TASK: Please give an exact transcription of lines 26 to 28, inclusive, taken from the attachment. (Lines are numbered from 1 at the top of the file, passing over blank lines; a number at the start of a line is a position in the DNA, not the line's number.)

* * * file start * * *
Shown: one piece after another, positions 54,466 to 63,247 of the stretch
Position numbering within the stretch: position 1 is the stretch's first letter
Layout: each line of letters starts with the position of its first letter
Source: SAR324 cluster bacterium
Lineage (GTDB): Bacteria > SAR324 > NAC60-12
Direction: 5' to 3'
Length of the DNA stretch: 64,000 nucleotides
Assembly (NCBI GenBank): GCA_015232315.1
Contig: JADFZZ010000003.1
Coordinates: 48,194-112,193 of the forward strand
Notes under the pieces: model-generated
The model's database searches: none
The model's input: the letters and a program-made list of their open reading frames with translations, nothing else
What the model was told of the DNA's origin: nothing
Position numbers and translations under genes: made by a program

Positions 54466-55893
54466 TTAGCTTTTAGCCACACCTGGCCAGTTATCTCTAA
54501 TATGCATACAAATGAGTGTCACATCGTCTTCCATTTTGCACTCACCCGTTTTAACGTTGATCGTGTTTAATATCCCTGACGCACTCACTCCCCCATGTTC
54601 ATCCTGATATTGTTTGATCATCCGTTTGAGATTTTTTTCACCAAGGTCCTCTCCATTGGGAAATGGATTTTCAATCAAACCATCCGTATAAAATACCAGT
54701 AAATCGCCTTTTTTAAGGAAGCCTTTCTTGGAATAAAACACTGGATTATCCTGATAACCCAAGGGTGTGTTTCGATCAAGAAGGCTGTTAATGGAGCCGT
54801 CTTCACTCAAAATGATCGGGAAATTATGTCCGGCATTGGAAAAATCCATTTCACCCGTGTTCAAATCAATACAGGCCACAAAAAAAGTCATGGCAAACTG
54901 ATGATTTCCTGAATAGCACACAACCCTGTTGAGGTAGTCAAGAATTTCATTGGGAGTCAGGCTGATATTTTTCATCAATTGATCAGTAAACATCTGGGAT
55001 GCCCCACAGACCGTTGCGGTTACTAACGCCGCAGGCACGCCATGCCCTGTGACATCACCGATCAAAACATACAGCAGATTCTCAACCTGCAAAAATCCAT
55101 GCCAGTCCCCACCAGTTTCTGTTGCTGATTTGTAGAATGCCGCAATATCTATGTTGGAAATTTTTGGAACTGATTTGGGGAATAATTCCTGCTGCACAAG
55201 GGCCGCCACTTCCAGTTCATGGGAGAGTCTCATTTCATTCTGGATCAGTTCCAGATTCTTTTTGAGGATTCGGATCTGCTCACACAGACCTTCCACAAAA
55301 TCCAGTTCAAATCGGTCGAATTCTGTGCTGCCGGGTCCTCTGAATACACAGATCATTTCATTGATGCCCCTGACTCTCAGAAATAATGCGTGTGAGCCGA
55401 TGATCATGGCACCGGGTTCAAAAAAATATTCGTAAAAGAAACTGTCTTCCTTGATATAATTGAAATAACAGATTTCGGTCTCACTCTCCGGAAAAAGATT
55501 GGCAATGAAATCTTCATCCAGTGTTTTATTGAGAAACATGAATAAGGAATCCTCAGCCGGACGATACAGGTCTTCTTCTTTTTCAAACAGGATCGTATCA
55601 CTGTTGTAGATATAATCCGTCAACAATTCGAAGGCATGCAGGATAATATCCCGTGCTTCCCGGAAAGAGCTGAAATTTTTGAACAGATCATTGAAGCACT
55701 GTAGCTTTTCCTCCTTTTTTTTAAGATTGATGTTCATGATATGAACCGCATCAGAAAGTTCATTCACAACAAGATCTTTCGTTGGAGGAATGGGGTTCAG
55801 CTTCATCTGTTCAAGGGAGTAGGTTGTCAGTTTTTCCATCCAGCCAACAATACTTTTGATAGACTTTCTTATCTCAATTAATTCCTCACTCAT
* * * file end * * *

55301 TCCAGTTCAAATCGGTCGAATTCTGTGCTGCCGGGTCCTCTGAATACACAGATCATTTCATTGATGCCCCTGACTCTCAGAAATAATGCGTGTGAGCCGA
55401 TGATCATGGCACCGGGTTCAAAAAAATATTCGTAAAAGAAACTGTCTTCCTTGATATAATTGAAATAACAGATTTCGGTCTCACTCTCCGGAAAAAGATT
55501 GGCAATGAAATCTTCATCCAGTGTTTTATTGAGAAACATGAATAAGGAATCCTCAGCCGGACGATACAGGTCTTCTTCTTTTTCAAACAGGATCGTATCA